School of Business
Academic Majors
Academic Minors
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  • ENT 3300. Entrepreneurial Creativity & Feasibility. This course is intended to provide students with a solid foundation in terms of the vital role played by entrepreneurs and entrepreneurship in the 21st century global economy. Entrepreneurship is approached as a way of thinking and acting, as an attitude and a behavior. The principal focus will be on the part creativity plays in the development of ideas, the ­creation of new ventures, the ways that they come into being and feasibility of those ideas. There will be a focus on identifying new business opportunities and analyzing the key components of a feasible business. Four credits. Fall. Prerequisites: Entrepreneurship concentration or minor, and junior standing.


  • ENT 3400. Entrepreneurial Finance. This course comprises the study of the art and science of managing the flow of funds within an entrepreneurial business setting. It reviews the concerns of individuals interested in developing the skills and abilities in areas of business finance that can lead to successful entrepreneurship. This course does not place an emphasis on publicly traded companies but rather on small business finance. The student reviews the basic economic factors affecting small business and the impact those factors can have on an early-stage/small business. Financial statements are analyzed but with more emphasis on working capital management and inventory control as these are both critical to the success of a small business. Budgets, cash flow management, and the importance of the time value of money are stressed. Excel is used extensively in the entrepreneurial finance analyses and financial model build. Four credits. Fall. Prerequisites: ENT 3300, entrepreneurship concentration or minor, and junior standing.


  • ENT 4000. Business Modeling, Strategy, Planning & Growth. This course deals with the financial, legal, marketing and interpersonal issues of owning a new business. Emphasis will be placed on how to develop a business strategy around the start-up process, including business modeling and planning. Also included are the creation of growth strategies, operations management, the primary reasons for small business failure and how to “avoid”, the impact that global growth has on early stage/small business ventures and entrepreneurial ethics. Four credits. Spring. Prerequisites: ENT 3300, ENT 3400, entrepreneurship concentration or minor, and junior standing.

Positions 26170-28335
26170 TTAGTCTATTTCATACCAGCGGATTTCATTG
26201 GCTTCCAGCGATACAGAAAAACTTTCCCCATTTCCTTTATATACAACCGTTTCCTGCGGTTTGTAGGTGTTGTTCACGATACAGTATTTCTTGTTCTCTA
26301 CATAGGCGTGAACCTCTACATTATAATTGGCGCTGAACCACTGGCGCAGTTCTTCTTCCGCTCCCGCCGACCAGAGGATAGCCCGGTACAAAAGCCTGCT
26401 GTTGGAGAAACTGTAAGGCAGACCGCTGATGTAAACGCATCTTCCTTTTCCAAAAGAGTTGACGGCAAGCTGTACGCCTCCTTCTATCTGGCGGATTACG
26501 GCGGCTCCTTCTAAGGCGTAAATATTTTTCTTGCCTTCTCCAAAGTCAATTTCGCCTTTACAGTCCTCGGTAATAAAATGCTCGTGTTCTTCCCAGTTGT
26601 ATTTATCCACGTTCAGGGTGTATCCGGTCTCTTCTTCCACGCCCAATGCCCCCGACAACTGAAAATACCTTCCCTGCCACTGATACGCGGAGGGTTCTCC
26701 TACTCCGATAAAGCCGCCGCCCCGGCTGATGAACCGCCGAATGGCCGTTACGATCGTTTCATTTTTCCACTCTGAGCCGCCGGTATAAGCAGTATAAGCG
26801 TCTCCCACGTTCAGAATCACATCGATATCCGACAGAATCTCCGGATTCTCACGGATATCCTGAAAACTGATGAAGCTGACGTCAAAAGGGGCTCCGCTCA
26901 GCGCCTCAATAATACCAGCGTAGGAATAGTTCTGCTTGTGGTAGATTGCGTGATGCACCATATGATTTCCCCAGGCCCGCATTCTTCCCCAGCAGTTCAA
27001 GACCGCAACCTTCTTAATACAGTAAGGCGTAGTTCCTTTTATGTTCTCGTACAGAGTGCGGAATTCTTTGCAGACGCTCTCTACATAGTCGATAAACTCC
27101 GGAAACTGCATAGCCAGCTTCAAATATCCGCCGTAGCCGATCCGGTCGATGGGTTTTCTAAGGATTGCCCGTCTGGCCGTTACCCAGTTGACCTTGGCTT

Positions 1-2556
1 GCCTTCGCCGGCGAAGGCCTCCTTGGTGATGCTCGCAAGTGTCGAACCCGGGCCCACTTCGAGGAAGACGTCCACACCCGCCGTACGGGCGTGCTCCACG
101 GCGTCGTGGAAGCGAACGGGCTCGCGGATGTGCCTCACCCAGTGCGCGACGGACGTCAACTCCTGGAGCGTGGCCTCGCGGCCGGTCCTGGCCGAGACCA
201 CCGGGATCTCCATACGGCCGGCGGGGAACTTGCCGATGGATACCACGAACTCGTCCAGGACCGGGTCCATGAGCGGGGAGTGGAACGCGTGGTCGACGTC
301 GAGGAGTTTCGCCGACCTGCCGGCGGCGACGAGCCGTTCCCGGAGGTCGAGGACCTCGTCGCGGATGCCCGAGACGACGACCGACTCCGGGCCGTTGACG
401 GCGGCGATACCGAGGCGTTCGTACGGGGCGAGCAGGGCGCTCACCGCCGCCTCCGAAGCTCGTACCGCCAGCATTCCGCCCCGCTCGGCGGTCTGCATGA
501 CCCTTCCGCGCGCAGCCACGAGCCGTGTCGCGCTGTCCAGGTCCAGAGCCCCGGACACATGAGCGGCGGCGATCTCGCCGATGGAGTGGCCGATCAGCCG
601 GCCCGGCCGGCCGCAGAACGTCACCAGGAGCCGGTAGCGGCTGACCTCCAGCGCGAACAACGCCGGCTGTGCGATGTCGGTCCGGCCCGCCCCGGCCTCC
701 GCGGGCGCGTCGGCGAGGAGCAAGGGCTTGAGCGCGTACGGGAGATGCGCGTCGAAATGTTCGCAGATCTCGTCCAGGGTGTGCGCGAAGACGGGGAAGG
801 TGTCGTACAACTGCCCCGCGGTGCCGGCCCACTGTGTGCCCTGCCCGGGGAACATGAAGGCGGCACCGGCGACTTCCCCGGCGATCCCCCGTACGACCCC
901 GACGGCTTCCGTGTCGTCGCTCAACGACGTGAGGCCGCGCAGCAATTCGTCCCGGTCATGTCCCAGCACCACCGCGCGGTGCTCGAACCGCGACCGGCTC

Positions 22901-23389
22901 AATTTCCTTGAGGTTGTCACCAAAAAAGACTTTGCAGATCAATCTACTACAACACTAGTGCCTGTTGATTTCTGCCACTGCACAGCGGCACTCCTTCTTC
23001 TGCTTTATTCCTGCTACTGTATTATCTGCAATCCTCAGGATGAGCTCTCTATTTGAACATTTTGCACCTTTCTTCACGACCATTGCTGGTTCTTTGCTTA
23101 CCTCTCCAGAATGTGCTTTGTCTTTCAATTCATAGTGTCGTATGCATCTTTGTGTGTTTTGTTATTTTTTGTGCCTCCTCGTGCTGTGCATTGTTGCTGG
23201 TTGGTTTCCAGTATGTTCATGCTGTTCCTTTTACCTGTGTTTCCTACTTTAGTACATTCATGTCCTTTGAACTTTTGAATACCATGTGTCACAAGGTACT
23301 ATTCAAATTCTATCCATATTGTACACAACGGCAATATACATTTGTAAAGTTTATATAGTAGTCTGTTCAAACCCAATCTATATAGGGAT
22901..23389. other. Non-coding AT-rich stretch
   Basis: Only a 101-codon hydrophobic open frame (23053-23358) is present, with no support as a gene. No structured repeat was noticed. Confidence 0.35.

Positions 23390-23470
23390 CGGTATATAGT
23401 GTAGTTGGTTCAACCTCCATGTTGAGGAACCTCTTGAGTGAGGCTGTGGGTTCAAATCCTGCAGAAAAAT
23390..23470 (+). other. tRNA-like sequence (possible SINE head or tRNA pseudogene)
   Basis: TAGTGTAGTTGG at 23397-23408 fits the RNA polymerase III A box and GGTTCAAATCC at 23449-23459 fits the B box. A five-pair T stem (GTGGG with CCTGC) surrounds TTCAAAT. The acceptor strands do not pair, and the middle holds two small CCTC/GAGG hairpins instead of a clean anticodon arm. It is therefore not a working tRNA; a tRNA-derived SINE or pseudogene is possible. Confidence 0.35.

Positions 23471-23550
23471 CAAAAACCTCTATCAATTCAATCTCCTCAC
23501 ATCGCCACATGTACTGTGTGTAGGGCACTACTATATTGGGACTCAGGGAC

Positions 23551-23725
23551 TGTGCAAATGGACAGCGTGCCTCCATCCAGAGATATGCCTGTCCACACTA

• ENT 4210. Family Business Management. This course presents the unique issues relevant to the structure, evolution, management, ownership and continuity of the family enterprise. It will consider roles, boundaries, structures, values and purposes of family businesses, including stages of business and family development, succession and change in the business, creating Boards and other structures needed to manage, and managing growth and development of the business. Four credits. Fall, alternate years. Prerequisites: ENT 3300, entrepreneurship concentration or minor, and junior standing.


  • ENT 4220. Social Entrepreneurship. Social entrepreneurs are entrepreneurs that work for the social or public benefit, rather than simply to generate a profit. Social enterprises are mission-driven organizations that trade in goods and/or services for some defined social purpose. This course will provide an introduction to the field of study of social entrepreneurship, how to develop a “social” mindset, and discuss best practices of starting and growing successful mission-driven ventures, whether driven by a specific social goal through supporting that goal or through innovation. Four credits. Spring, alternate years. Prerequisites: ENT 3300, entrepreneurship concentration or minor, and junior standing.


  • ENT 4230. Venture Funding/Financing. Venture capital and private equity have “changed” the nature of raising capital in the United States and the world. This course will cover the “in’s and out’s” of the venture capital industry, the impact it has had on the nation and world and many other topics. We will also consider and compare other capital raising opportunities, including private equity, angel investing and venture debt. Integral to the successful raising and distribution of funds are deal terms and negotiation skills – also discussed through the semester. Four credits. Spring, alternate years. Prerequisites: ENT 3300, entrepreneurship concentration or minor, and junior standing.


  • ENT 4444. Independent Study. Admission by permission of the Chair of Management and Entrepreneurship to undertake an assignment planned in advance. One to four credits.


  • ENT 4810-4815. Student Internship. Three, four, six, eight, ten or twelve credits.



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School of Business News

Finalists Eugenia Copeland, Bobby Robertson and Emily De Lena
Students Awarded $15,000 in Start-Up Funds at Business Plan Competition
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Bobby Robertson
Business Plan Finalist: The Sound of Entrepreneurism
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